"Well, [it's about] getting it right. The tone, the introduction to that world," Wahlberg explained during a recent interview with Collider when asked about the film's lengthy pilgrimage to the big screen. "It's 40 million games sold, it's obviously beloved by its fans and so, you gotta get it right. I think it's so cinematic anyway that it's a must make for a film. It's just a matter of getting it right. You really gotta nail it. And I think the smartest thing to do was kind of start out where we did and watching Tom as Nate come into his own. I think from there the opportunities are endless."
Despite the casting of Holland in 2017 (Chris Pratt reportedly passed, according to The Hollywood Reporter), Uncharted continued to hemorrhage directors at an alarming rate. It seemed the film was fated to spend the rest of eternity in development hell until Sony finally locked in Ruben Fleischer, who had previously churned out critical and box office hits for the studio like Zombieland and Venom.
Fleischer was hired in early 2020 with production scheduled to kick off in March. Of course, the COVID-19 health crisis had other plans and the cameras didn't start rolling until five months later. Principal photography wrapped two months after that, but there was no rest for Holland who promptly jetted off to Atlanta for the start of No Way Home's production.
The release date for Uncharted was pushed no less than four times before settling on Feb. 18, 2022. Rafe Judkins (current showrunner on Amazon's The Wheel of Time) and Art Marcum, and Matt Holloway (the duo who helped pen 2008's Iron Man) share final screenplay credit. Judkins came up with the screen story with Jon Hanley Rosenberg and Mark D. Walker.
Fleischer, Holland, Marcum, Holloway, Robert J. Dohrmann, David Bernad, Asad Qizilbash, Carter Swan, Neil Druckmann (Naughty Dog co-president and a key writer and designer on the Uncharted games), and Evan Wells (Naughty Dog co-president) are executive producers. Charles Roven, Avi Arad, Alex Gartner, and Ari Arad produce.
"Part of the problem is that they're trying to recreate the games," Fleischer explained to Empire when asked about why the vast majority of video game movies fail to connect with audiences. "Because players have had such a visceral experience, I don't think you can compete with that. I wanted to make sure it worked as a film first."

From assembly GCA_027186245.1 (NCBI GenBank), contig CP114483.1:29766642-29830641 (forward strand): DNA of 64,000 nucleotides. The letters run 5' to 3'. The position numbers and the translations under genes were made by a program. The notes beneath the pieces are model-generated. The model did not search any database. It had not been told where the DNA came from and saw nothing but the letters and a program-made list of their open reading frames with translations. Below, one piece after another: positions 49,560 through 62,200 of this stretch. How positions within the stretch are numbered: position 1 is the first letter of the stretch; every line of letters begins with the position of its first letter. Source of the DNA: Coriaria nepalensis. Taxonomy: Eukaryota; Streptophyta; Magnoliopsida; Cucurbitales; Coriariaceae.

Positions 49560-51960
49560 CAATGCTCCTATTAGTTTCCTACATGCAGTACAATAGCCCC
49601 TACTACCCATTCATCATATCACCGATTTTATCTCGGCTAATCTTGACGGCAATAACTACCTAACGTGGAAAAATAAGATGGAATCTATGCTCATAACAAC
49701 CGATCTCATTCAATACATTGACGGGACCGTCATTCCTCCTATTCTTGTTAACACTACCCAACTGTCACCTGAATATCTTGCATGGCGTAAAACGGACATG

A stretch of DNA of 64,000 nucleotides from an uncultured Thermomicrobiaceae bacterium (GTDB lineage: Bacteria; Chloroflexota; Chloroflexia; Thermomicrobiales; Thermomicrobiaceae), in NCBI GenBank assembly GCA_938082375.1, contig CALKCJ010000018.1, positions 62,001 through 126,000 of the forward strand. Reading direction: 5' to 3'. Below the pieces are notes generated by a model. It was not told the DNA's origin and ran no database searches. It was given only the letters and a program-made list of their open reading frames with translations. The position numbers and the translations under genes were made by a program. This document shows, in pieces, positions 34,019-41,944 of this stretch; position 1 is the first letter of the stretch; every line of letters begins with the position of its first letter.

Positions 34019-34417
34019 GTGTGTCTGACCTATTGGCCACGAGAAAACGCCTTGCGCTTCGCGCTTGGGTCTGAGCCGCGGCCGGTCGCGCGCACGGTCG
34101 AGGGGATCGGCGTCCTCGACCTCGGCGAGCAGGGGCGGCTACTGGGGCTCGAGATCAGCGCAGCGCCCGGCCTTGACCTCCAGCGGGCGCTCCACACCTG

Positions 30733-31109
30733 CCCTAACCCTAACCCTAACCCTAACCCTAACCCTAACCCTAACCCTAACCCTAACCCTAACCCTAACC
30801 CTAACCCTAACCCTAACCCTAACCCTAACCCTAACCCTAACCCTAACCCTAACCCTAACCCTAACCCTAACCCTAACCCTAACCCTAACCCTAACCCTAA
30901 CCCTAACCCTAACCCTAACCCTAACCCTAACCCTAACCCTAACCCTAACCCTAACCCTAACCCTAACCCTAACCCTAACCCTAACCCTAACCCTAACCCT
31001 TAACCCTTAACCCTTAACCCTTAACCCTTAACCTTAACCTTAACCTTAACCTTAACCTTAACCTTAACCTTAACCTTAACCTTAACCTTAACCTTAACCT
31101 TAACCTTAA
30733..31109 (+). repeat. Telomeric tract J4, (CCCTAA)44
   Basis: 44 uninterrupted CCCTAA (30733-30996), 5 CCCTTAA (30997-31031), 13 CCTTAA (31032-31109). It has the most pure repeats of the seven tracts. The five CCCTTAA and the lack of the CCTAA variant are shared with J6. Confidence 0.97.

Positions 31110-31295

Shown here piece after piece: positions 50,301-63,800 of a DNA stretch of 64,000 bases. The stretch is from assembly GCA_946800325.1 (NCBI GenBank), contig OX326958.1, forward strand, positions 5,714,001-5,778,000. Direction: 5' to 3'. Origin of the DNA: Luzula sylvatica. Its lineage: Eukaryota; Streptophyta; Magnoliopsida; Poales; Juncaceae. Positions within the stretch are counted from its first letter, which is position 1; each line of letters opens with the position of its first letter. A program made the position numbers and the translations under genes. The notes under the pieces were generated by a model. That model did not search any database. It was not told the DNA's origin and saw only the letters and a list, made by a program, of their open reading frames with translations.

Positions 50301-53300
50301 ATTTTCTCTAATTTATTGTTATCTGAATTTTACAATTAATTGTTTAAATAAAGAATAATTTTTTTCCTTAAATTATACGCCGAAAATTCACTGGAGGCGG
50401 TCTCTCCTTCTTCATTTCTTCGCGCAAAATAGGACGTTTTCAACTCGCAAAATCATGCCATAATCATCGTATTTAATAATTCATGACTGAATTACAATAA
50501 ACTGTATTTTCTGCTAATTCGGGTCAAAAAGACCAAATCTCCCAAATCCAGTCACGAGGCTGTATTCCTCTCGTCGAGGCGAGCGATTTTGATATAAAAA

X marks the spot
Uncharted's cinematic debut presents an origin story for characters that gamers know so well. The adventure kicks off when Nathan is recruited by Sully to recover a treasure, which was said to be lost by navigator Ferdinand Magellan centuries ago. What starts out as a simple heist job turns into a globe-trotting race to find the prize before Moncada. You see, the villain's family has been after those riches for generations and he wholeheartedly believes that the stash is his birthright. He'll kill anyone who gets in his way, but he won't get any blood on his hands. For that, he relies on his faithful enforcer, Braddock (Tati Gabrielle). As the trailers have already shown, viewers should expect larger-than-life set pieces — from airlifted pirate ships to a death-defying scene ripped straight out of the third game.
“We created a film that has a lot of heart, that pays respect to the games, but also gives fans and people that love the games something new and something refreshing,” Holland stated during a virtual CES press conference last month (via THR). “It’s interesting in these big action movies, I often find that the heart and soul of the movie can be lost in the action. But what’s so nice about our movie is you have this very tangible relationship between Nate and Sully, which is really the heart of the movie. … It’s about a young orphan looking for his family and in turn finding a family in the most sort of unorthodox way."